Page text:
DEATH (1935)

Nigamananda spent the last fourteen years of his life in Puri
Puri
. He died in Calcutta
Calcutta
on 29 November 1935.

Nigamananda's followers honor his memory, and gather at annual congregations (sammilani), and other ceremonial occasions.

His ashram at Halisahar, Saraswata Matha
Matha
(previously Shanti Ashram) in Jorhat and Sundarbans are places of pilgrimage.

MISSION

Nigamananda's mission was to propagate sanatana dharma (सनातन धर्म), the spiritual foundation of the Hindu religion, to spread the "right kind of education " (सत् शिक्षा बिश्तार) among people, to publish spiritual literature with emphasis on character building and to provide "service to all created beings" (नर देहे नारायण सेवा), with the attitude of serving the indwelling God.

In order to realize these objectives he enjoined his devotees to "lead an ideal family life" (आदर्श गृहस्थ जीवन गठन), to combine the power of spiritual associations (संघ शक्ति प्रतिष्ठा) and "to share or exchange spiritual feelings among the disciples" (भाव बिनिमय).

JAYAGURU (जयगुरु ଜୟଗୁରୁ)

To achieve the above objectives, he initiated thousands of interested men and women of all walks of life and taught them his spiritual practices. They were devoid of sectarian bias in that they did not provide a complete package of worship, prayer and meditation. He encouraged his disciples to meet periodically in groups (sangha ) of three or more to offer prayer and worship to the guru, to exchange spiritual experiences and to chant "jayaguru" (जयगुरु ଜୟଗୁରୁ), a non-sectarian word he invented, meaning "Glory due to the Master". He instructed them to read spiritual books and devise ways and means for managing matha and ashrams and pledging to lead the life of a spiritually inspired ideal householder. He advised his disciples that the glory of God or Guru
Guru
is experienced through the medium of the word "jayaguru". One can reach at God through this name since God is the Guru
Guru
or Master of the Universe. People belonging to any sect or creed can accept this name without any risk to their progress in the religious life.

PHILOSOPHY AND TEACHINGS

_ Krishna
Krishna
had told Arjuna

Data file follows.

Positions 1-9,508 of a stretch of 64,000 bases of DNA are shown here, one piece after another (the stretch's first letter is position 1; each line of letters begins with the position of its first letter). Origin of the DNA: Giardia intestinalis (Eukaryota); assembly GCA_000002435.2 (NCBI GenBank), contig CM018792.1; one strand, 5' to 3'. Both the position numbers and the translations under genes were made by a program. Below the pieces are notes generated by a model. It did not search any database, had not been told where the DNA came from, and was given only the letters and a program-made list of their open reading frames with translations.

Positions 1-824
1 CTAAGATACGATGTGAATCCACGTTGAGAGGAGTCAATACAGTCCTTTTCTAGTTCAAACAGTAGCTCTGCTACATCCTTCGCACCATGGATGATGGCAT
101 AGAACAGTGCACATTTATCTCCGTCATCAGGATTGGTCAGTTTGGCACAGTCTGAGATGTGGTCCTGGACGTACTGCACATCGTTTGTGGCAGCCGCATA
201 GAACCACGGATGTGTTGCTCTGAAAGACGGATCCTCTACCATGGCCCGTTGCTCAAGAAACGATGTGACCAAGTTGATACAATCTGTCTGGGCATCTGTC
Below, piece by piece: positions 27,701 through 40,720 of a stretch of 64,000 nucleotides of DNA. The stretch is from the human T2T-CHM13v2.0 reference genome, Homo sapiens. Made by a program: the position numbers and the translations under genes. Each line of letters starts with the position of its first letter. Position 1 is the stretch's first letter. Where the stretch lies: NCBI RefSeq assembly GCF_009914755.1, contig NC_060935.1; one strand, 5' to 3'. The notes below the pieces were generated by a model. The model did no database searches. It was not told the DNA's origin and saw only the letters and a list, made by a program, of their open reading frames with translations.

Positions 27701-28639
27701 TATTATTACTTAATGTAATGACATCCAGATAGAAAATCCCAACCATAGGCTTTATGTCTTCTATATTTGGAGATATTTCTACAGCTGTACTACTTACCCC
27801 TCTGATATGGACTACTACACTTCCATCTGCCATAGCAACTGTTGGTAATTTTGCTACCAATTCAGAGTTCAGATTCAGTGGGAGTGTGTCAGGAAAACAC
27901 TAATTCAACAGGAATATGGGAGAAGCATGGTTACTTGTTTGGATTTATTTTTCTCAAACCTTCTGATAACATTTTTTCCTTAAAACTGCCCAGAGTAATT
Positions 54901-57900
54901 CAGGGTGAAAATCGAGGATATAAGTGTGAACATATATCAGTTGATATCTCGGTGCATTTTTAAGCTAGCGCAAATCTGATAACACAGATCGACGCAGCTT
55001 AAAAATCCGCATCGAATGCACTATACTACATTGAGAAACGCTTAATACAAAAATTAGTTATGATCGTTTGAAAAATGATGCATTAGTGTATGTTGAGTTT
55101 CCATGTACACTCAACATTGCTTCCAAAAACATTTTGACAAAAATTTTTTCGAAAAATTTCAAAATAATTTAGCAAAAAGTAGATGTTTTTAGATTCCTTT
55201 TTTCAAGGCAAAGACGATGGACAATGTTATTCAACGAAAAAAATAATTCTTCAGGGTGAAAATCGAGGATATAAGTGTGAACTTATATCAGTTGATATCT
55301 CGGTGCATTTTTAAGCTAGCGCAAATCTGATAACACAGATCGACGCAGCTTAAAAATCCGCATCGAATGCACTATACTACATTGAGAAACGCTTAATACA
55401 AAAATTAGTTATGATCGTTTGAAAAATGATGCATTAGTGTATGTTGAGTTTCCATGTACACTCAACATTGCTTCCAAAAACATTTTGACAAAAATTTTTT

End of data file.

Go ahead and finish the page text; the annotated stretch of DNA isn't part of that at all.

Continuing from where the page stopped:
Arjuna
about the relationship between Guru
Guru
and God during the course of His teaching. He had used the word "AHAM" when He meant Himself as Guru
Guru
and "TAT" when He meant God. He mentioned God in the following verses: tat-prasadat param santim sthanam prapsyasi sasvatam_ (Bhagvad Gita 18.62) .

Nigamananda was a sanyasi of the Adi Shankara cult. He studied vedanta philosophy due to Shankaracharya after he was initiated as a sanyasi of that order.

Nigamananda's core-teachings were that guru and istha are identical and that disciples should adopt ideals of Lord Shankar (i.e. the path of _gyan_) and ideals of Lord Gaurang (i.e. the path of _bhakti_). He indicated that Shankar's disciplines were difficult and that Lord Gaurang offered an easier path. According to Nigamananda, Shankar and Gaurang provide a sweet combination of Gyan and Bhakti to lead the world in the right way.

Nigamananda's philosophy and teachings as per _Chetanananda Saraswati_ are explained here:

AVATAR AND SADGURU

Nigamananda never admitted that he was God-incarnate or an Avatar (अवतार) although many disciples fancied him as one. He stated that an incarnation is an exclusive descent of God on earth to uphold spiritual order. Although he could, the Avatar ordinarily does not enlighten or guide individuals. Through his agency righteousness is established and demonic forces are destroyed. Nigamananda wanted to be treated as a Sadguru (a perfect spiritual Master, also one form of God) who, on account of his quest over a succession of births and deaths, attained the knowledge of his Swaroop स्वरुप (true or potential nature, i.e., supreme universal consciousness). Scriptural evidence shows that Gautam himself had to pass through many births before realising the truth and becoming the Buddha
Buddha
. Nigamananda further pointed out that an Avatar does not always remain in the state allowing leela (divine play.)

SADGURU, JAGADGURU AND GOD

According to Nigamananda the disciple should take his Guru
Guru
to be the Jagadguru (or the World Master, the Purushottama ) and not an ordinary human being, in tune with Krishna
Krishna
's statement in the Bhagavadgeeta :

_He who truly knows My birth and activities to be divine is not born again but attains to Me_ – Bhagavadgeeta (4.9) .

Patanjali\'s aphorism expands this idea: "By contemplating on the form of one who has no attachments, concentration of mind is attained", Nigamananda advised his disciples to meditate on his physical form such that all the admirable qualities and attributes in him would get automatically transferred into their beings and fashion their souls. Further he assured that because he had, by employing three modes of spiritual practice, simultaneously experienced the nature of Brahman (ब्रह्म), Paramatma (परमात्मा) (supreme universal self) and Bhagawan (भगवान) (personal and universal Godhead.) He proclaimed that his disciples would simultaneously have such an experience. That, he said, "was his only expectation from his disciples and he would love to wait for the day to see that fulfilled".

ORDER OF SPIRITUAL ATTAINMENTS